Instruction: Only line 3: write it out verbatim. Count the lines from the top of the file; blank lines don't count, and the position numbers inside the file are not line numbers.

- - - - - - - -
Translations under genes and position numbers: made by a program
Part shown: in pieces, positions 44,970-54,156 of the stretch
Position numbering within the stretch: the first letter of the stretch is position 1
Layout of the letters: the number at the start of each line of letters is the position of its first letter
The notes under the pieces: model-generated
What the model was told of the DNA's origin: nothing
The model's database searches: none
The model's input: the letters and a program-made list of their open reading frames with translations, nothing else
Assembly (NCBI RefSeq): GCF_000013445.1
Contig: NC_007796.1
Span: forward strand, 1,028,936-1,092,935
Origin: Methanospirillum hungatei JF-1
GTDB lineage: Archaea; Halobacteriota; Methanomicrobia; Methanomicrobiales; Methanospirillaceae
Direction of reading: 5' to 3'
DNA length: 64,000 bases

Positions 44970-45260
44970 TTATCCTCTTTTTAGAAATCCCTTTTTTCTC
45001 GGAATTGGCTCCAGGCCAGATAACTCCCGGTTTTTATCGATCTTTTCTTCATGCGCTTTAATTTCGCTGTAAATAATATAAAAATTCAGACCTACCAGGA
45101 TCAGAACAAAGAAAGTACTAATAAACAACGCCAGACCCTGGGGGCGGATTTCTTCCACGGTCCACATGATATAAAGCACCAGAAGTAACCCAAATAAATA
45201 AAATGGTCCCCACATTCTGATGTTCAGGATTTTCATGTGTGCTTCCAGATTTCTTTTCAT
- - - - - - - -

Position numbering within the stretch: the first letter of the stretch is position 1